Learning tribes

It’s been a good week: i’ve been in New York, working with a small team, sharing ideas and learning. Most of the sessions have been around leadership, with me trying to bring a perspective of the Social Age, exploring the impact of new social dynamics and technologies.

Much of the knowledge being shared is formal: captured in books and programmes, but so much more is tribal, the collected experience of the group. As with many tribes, this group don’t spend all their time together: they go out into the world, gathering new ideas, hunting for inspiration and knowledge and coming back together to share it (not around the camp fire, but rather around a collection of laptops and iPads).

The need to share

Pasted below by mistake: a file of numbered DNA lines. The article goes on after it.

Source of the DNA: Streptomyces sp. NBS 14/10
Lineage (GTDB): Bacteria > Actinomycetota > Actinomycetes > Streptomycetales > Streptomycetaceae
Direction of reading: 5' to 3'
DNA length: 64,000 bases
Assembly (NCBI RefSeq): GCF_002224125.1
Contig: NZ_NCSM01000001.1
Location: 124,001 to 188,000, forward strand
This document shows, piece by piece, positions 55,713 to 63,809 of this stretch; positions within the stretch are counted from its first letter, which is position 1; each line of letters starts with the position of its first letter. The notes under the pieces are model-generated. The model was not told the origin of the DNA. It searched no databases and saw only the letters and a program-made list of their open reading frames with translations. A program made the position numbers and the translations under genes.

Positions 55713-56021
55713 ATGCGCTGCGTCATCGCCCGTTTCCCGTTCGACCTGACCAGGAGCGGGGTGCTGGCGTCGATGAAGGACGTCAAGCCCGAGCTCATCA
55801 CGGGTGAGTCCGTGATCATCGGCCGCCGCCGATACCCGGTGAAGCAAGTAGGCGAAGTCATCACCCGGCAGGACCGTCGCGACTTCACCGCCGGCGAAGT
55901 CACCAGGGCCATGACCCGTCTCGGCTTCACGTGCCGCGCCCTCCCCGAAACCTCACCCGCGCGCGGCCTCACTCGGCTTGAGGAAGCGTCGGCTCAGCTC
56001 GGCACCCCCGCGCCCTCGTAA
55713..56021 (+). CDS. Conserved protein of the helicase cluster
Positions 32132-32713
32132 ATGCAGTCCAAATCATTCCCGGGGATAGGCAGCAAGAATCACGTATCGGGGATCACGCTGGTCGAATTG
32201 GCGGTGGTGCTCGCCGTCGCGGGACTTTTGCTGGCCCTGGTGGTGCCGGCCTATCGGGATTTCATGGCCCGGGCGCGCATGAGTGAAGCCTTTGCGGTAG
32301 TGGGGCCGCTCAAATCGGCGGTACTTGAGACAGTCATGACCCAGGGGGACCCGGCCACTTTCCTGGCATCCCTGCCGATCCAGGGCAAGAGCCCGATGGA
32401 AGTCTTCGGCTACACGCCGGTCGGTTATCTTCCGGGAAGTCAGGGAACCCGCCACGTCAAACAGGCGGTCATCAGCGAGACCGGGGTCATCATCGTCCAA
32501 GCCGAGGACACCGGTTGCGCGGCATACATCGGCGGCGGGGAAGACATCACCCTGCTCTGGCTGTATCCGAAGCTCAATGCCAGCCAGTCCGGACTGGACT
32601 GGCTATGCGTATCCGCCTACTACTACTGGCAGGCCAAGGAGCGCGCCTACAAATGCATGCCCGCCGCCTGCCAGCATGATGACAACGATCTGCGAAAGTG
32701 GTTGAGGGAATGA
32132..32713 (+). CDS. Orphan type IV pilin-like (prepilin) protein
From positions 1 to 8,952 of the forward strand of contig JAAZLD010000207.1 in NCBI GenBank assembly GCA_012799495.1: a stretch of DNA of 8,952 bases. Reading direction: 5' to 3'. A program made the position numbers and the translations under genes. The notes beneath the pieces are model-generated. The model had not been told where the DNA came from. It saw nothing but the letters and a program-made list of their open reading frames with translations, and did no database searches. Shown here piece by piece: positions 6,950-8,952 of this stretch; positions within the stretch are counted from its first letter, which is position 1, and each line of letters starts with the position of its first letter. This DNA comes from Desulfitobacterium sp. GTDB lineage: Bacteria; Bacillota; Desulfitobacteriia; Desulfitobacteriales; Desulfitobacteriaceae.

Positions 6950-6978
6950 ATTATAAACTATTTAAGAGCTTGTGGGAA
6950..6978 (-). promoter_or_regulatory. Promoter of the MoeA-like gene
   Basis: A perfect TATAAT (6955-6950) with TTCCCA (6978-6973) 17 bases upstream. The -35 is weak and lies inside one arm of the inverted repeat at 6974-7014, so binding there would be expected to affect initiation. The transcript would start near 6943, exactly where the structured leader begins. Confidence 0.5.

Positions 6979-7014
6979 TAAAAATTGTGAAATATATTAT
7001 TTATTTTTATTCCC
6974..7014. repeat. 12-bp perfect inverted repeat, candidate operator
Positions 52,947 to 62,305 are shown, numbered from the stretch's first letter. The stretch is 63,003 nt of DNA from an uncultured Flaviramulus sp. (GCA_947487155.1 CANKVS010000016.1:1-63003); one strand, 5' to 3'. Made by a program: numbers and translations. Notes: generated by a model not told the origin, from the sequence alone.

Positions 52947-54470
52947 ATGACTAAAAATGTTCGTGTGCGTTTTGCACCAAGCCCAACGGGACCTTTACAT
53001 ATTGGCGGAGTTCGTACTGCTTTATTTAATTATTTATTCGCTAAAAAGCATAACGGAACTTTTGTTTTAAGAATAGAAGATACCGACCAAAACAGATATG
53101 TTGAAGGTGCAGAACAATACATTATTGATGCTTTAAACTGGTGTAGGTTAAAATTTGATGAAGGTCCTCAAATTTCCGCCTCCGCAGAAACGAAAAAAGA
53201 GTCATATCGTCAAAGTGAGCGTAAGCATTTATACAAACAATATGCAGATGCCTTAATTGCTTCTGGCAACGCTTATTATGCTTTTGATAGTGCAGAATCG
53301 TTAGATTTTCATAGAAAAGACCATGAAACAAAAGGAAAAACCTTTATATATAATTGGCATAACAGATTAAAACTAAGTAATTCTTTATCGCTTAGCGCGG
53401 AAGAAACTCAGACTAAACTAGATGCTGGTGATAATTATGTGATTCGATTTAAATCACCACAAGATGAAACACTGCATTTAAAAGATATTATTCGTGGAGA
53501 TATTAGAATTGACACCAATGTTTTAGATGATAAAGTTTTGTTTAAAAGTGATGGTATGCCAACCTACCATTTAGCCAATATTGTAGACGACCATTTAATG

We can’t afford to have hotspots of collaboration in a world that is unequal. We need to strive to build bridges, through generosity and sharing.

Tribal knowledge is co-created within the group, through the discussions and conversations, in the room, at the bar and around the edges. It’s narrated through emails, through blogs like this and through the building of shared experiences and memories.

These days we belong to many tribes: some formal, others social, many that stay with us throughout our careers and our lives. Thinking about how we come together, how we share, how we narrate that knowledge is important.

About julianstodd

Author, Artist, Researcher, and Founder of Sea Salt Learning. My work explores the context of the Social Age and the intersection of formal and social systems.
This entry was posted in Blogging, Collaboration, Communication, Community, Community of Practice, Conversation, Engagement, Knowledge, Learning, Learning Culture, Networking, Personal Learning Network and tagged , , , , , , , . Bookmark the permalink.

10 Responses to Learning tribes

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